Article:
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neilp

Toyota Advanced Member
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    75
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About neilp

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    Super Member

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  • Gender
    Male
  • Interests
    Reading, learning, playing guitar, motorcycling.

Previous Fields

  • My Toyota Motorhome
    1993 Itasca Spirit
  • Location
    Austin TX

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  1. I'm confused about the role of a switch here. I carry a short jumper cable to allow me to connect both batteries together at the isolator, if needed. This is useful in two ways: - allows me to jump the engine from the coach battery if the cab battery is flat. - allows me to charge the cab battery while plugged in to shore power. Are suggesting a switch to do the same thing? The only problem I see is that you would either need some heavy duty cables or the added complication of a relay. While I like the idea I'm not sure it offers anything that my jumper cable solution do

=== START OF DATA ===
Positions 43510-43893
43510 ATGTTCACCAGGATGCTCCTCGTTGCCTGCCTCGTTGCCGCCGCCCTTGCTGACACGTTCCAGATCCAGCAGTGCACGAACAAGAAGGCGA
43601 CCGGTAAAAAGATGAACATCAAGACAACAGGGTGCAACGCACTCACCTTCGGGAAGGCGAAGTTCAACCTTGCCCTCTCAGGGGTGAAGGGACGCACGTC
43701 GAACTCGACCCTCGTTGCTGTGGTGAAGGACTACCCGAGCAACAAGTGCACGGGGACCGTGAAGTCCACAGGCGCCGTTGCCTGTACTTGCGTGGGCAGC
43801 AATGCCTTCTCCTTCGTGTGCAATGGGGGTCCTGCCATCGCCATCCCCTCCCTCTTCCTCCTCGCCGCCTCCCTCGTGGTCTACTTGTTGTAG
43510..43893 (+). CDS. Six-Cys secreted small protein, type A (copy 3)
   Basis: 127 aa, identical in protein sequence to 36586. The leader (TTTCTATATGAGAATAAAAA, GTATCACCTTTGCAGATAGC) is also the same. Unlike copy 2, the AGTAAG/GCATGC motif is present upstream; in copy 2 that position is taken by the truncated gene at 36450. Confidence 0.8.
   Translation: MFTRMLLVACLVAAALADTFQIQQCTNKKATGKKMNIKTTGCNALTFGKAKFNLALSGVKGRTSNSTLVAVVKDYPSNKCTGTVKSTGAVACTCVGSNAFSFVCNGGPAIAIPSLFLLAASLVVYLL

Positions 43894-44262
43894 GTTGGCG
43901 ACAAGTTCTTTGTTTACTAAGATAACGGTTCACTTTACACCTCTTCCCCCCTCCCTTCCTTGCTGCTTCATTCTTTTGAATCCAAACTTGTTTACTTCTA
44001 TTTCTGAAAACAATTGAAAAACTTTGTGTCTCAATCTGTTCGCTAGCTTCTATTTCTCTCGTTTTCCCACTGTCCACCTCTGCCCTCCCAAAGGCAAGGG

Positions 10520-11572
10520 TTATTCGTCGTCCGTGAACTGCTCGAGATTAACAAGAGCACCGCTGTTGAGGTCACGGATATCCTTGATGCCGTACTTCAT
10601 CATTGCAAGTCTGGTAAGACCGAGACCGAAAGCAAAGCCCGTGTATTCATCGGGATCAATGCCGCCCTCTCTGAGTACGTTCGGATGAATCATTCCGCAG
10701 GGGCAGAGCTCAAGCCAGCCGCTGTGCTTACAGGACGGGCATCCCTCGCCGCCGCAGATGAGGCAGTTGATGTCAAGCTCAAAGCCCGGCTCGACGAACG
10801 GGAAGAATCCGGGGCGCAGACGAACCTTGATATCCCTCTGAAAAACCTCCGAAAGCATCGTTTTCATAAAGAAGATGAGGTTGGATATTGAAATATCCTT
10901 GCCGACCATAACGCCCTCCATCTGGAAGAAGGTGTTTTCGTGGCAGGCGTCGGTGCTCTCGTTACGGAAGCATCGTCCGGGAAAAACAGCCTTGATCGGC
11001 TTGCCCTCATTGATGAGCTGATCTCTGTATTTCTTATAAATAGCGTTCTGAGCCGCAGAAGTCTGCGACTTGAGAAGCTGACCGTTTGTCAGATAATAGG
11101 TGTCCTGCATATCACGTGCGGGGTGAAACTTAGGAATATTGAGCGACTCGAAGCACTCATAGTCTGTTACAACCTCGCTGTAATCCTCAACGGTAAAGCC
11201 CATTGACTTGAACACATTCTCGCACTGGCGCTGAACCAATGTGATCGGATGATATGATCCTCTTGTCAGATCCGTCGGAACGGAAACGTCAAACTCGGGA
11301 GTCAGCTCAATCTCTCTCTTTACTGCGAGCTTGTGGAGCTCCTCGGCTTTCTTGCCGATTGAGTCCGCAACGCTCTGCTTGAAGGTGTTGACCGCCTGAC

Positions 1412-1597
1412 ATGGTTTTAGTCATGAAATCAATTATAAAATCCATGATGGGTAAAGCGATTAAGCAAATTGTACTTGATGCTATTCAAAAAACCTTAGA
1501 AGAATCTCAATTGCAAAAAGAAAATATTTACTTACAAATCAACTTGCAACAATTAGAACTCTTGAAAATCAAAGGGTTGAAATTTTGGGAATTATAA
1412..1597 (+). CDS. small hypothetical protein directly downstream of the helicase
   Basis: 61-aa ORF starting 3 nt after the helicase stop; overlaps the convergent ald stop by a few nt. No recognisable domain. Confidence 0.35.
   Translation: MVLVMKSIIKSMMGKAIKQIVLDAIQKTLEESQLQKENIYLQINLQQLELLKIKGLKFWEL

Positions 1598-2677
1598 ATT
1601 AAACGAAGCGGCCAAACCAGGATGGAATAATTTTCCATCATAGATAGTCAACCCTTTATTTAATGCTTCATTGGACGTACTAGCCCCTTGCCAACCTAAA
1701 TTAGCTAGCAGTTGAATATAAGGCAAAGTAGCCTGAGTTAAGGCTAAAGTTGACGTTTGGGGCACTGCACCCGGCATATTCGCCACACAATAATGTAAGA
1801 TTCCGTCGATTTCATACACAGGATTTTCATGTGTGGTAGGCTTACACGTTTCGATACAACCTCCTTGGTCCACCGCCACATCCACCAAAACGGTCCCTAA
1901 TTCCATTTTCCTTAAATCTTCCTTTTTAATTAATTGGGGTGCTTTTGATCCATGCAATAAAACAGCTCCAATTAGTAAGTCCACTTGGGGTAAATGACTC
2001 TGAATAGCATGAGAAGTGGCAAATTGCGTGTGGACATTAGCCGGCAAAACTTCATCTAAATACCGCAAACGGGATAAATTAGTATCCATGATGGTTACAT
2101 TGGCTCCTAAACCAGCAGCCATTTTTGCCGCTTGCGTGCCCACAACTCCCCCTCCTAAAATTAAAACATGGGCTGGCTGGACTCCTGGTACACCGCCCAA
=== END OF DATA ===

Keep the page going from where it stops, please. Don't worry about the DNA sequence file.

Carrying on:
2. I replaced the incandescent OEM Bargman set up with their LED version. It was an easy bolt in solution to upgrading the rear lights, I'm happy with the results. I also pondered the cheaper options that would requires some fabrication or alterations to install. In the end I decided it was worth the extra $$ to have a bolt-on solution. I still have the old incandescent set up if any one wants them for the postage!
  3. Thanks for this information, good to have an alternative, although I cannot find anywhere with the in stock!
  4. Good thought. I'll check, although I'm fairly confident that the one that is leaking has an issue at the rim seal area. I did have a tire place look at it and they suggested a new valve, but were no help on a source for them. Honestly the stems that are on the wheels seem past their best. The schrader valve inserts (correct term?) are not located well on some of them and I have to poke around to check the pressure or fill the tires.